IF THERE IS A CURSE TO BEING AN HEIR, Humayun embodies the fix. Humayun has always been reluctant to take over Babur’s manic programme of aggressive territorial expansion. Now with his dath, he is left the daunting task of managing a complex, challenging Empire his father has only recently established. Babur’s feelings for Humayun were hard to explain. Even harder to explain was his decision to mark out Humayun as his successor on the basis of affection ( /right of way for the first born) rather than an objective evaluation of his fitness to rule. He set his intentions in stone almost as soon as his son was born. Humayun is named after Huma, the legendary bird whose shadow made kings.
Even as a teenager Humayun would joke with friends that if he came under any shadow, it was that of his dominating father. Just about the only interest he shared with Babur, was literature, both of the past and of the day. At the expense of learning the ropes of administration and field strategy, Humayun cultivated his relations with poets, writers, lyricists, painters, and astronomers. He also spent some effort trying his hand at making a name for himself as a poet/writer. It didn’t help that his father had plenty of criticism to share on his son’s fledgling efforts.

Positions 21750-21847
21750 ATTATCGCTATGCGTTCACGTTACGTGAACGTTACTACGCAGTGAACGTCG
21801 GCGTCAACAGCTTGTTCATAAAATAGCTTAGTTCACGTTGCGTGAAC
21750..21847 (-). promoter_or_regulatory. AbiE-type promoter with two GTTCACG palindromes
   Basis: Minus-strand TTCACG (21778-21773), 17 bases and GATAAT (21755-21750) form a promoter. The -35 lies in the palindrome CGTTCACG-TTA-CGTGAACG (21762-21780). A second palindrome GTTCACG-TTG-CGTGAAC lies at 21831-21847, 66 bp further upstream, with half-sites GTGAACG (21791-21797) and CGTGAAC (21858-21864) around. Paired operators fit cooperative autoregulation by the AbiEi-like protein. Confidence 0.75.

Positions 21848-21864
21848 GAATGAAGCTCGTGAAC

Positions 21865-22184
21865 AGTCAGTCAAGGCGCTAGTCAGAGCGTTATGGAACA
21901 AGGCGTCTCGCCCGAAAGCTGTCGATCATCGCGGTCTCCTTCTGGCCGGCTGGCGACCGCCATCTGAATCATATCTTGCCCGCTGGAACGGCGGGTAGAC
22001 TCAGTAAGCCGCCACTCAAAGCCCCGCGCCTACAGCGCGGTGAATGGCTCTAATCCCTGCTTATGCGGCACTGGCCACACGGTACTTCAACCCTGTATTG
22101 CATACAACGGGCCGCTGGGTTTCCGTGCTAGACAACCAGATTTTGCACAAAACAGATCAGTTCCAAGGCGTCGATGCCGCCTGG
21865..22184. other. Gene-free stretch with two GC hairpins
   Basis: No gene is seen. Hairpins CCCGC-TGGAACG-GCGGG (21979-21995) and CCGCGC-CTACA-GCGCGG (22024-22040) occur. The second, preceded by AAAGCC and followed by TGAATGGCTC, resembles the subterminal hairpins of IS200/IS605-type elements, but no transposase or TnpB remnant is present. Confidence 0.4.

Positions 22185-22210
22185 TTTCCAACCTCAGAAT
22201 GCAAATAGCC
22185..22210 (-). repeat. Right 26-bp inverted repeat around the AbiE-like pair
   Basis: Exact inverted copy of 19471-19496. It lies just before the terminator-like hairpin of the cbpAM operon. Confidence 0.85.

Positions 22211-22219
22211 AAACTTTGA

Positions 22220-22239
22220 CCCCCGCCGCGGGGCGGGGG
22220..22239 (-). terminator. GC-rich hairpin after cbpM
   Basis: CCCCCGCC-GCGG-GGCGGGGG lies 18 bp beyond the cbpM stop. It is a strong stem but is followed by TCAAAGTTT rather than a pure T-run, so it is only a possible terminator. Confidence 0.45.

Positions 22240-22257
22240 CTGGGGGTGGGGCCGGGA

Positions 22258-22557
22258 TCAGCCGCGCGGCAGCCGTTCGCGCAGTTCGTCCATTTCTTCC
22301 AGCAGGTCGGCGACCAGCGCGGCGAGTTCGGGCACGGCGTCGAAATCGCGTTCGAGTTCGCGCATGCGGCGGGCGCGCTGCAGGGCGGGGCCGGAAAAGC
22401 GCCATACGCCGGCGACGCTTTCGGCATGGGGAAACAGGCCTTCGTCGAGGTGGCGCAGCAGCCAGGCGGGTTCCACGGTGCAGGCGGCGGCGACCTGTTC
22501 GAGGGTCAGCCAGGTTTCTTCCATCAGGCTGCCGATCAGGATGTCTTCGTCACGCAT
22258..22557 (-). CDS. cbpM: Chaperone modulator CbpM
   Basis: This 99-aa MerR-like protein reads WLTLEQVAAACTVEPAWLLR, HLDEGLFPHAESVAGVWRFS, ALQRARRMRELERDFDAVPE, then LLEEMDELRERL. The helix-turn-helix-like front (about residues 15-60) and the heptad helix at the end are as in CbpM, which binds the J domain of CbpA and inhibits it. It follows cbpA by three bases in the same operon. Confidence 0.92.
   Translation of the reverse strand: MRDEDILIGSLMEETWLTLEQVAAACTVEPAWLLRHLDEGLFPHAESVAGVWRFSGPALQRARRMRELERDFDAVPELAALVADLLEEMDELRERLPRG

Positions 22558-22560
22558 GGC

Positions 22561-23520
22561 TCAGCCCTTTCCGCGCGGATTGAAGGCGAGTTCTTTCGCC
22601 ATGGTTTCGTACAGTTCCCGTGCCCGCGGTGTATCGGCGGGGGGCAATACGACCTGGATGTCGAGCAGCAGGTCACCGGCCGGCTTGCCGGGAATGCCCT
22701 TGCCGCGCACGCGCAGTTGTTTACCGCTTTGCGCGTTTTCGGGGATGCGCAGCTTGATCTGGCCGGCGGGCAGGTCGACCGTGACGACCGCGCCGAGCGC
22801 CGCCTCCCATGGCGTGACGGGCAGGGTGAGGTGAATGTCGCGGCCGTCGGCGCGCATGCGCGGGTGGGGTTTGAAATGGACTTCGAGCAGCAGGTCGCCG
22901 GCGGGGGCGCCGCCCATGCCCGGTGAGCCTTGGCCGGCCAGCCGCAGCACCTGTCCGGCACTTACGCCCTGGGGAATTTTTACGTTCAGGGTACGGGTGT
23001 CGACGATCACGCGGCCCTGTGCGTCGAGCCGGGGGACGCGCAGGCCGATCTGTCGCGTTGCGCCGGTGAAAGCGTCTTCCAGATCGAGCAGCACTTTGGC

At the same time, it cannot be said Humayun entirely absconds from his duties. He has always been diligent in acting on his father’s summons to join him in some far-flung battle or negotiation. It is true that Humayun has a record of being late for more than a few of these, but he always has a perfectly honest reason.
Humayun is a sensitive soul and the circumstances of his father’s recent demise have disturbed him. He has only been recently informed by his sister of the prayer of intercession Babur made on his behalf. He is moved but he is also angry that he has been saddled with an impossible legacy that is still in the making. How will he even begin to pick up from where his father left off.